Recently, two local news stations aired a segment about the Airborne Tri Team 5K in Sayville on 7/23/16 and their Carry the Fallen campaign with the goal of reducing veteran suicide and assisting military families.
Steve’s image and some interviews with me were part of the reports. People have asked, if not wondered, whether Steve and I were veterans. Although we both have veterans from several wars in our families, neither of us have ever served. My journey to the connection I have with the plight of our veterans began when I was searching for a proceeds beneficiary of Slipped Away, the memoir I wrote about Steve. As I wrote in the book introduction, I had dropped off some promotional bookmarks for the memoir at my chiropractor’s office. I was directed to place them on a counter next to another stack of promotional cards that caught my eye. It was for Vet Stock, an event presented by Project9line to honor all veterans. I wanted to find out more about this organization as Steve and I both sympathized with the struggles of our country’s returning veterans. Project9line has a unique approach to assist returning veterans who may be suffering from PTSD and depression; they create multiple venues for the veterans to showcase their talent and share their experience through the arts. I knew immediately, since their approach in helping veterans was so unique and I felt Steve would have approved, that Project9line would be designated as the proceeds beneficiary of Slipped Away.
It is through Project9line, I met Ron Hurtado, founder of Airborne Tri Team (ATT). ATT’s mission is to promote teamwork and endurance sports to help veterans “… better their life style, change their attitude towards life and give them a purpose”. Patrick, the founder of Project9line, thought that Ron and I would have a good connection through triathlon. Steve (an 18 time Ironman triathlete) helped lay the foundation for triathlon in Long Island and Ron’s team is training to complete their first Ironman next year. Ron shared with me that he looks up to Steve and he wishes he could have had the honor of meeting him. I firmly believe that Steve and Ron would have been kindred spirits. Ron is committed to keeping Steve’s legacy alive and has put Steve’s logo on the ATT team gear and always does an extra push-up to honor Steve whenever his team does the 22 push-us to educate people about the staggering number of veterans lost per day to suicide.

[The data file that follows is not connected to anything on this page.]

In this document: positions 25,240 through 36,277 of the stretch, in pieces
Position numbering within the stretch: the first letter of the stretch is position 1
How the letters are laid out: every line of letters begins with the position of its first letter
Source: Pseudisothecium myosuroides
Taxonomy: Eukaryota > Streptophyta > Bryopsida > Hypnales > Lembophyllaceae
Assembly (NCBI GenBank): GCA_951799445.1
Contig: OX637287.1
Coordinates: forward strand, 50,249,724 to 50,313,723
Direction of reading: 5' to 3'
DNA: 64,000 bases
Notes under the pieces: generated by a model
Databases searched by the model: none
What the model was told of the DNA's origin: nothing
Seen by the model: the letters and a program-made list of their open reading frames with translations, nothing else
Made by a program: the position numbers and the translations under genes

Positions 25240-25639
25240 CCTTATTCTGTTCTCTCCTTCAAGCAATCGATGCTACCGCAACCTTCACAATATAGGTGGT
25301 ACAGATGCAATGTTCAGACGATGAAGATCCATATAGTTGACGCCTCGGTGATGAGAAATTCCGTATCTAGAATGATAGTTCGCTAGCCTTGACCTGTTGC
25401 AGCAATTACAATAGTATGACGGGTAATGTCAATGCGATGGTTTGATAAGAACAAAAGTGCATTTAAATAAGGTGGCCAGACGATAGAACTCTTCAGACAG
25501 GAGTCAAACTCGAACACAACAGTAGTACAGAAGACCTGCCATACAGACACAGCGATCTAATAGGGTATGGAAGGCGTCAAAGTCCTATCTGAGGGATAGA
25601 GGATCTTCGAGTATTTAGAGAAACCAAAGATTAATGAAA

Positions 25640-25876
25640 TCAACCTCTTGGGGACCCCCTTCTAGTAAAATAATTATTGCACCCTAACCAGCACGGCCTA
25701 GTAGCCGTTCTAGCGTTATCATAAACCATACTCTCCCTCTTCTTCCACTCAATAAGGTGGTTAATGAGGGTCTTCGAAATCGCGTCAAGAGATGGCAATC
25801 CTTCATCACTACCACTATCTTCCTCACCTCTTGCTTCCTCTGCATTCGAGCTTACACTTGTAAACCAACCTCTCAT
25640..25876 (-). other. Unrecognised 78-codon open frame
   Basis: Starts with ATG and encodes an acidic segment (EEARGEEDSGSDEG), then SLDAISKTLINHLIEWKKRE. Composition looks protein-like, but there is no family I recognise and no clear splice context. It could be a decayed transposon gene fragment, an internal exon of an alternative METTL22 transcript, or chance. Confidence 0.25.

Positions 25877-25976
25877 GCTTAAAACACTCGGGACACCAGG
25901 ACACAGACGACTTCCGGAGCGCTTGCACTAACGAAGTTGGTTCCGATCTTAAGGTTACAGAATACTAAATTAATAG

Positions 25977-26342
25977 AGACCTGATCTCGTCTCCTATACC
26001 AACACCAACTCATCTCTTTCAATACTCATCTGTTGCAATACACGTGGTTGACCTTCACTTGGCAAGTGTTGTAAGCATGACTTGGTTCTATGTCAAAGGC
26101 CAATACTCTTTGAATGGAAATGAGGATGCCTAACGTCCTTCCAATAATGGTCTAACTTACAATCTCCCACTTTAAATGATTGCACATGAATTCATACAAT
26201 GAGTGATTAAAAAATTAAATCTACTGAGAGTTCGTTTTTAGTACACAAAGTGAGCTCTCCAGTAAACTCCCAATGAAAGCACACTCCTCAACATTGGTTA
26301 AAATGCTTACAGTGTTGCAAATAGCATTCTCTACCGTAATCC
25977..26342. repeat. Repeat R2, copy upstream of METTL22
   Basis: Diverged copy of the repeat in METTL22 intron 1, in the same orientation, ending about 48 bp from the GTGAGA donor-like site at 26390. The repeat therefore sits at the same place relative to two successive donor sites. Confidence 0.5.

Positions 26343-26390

Suicide is much more prevalent than one might think, both in the civilian and veteran’s communities. According to http://afsp.org/about-suicide/suicide-statistics/ on average, there are about 117 suicides per day in the US and for every completed suicide, there are 25 attempts. The VA estimated in 2012 that 22 veterans die each day by suicide, however, since four states with large veteran populations were not included in the calculations, the numbers could be higher. http://www.militarytimes.com/story/veterans/2016/02/04/va-veterans-suicide-must-top-priority/79821504/
Steve and the veterans that take their own lives, although their paths to suicide were different, they do have some important things in common. They were in unspeakable pain, suffered tremendous mental anguish and feared living more than they feared dying. There is the loss of a precious life and the loved ones left behind with so many unanswered questions, wondering if they could have done something different.
So, although Steve and I were not veterans, my intent is to continue to raise awareness about suicide so that there can be open conversations about it. How can anything change unless we talk about it freely?. In addition, by supporting the missions of Project9line and ATT in whatever way I can, hopefully, together, we can help save one veteran at a time.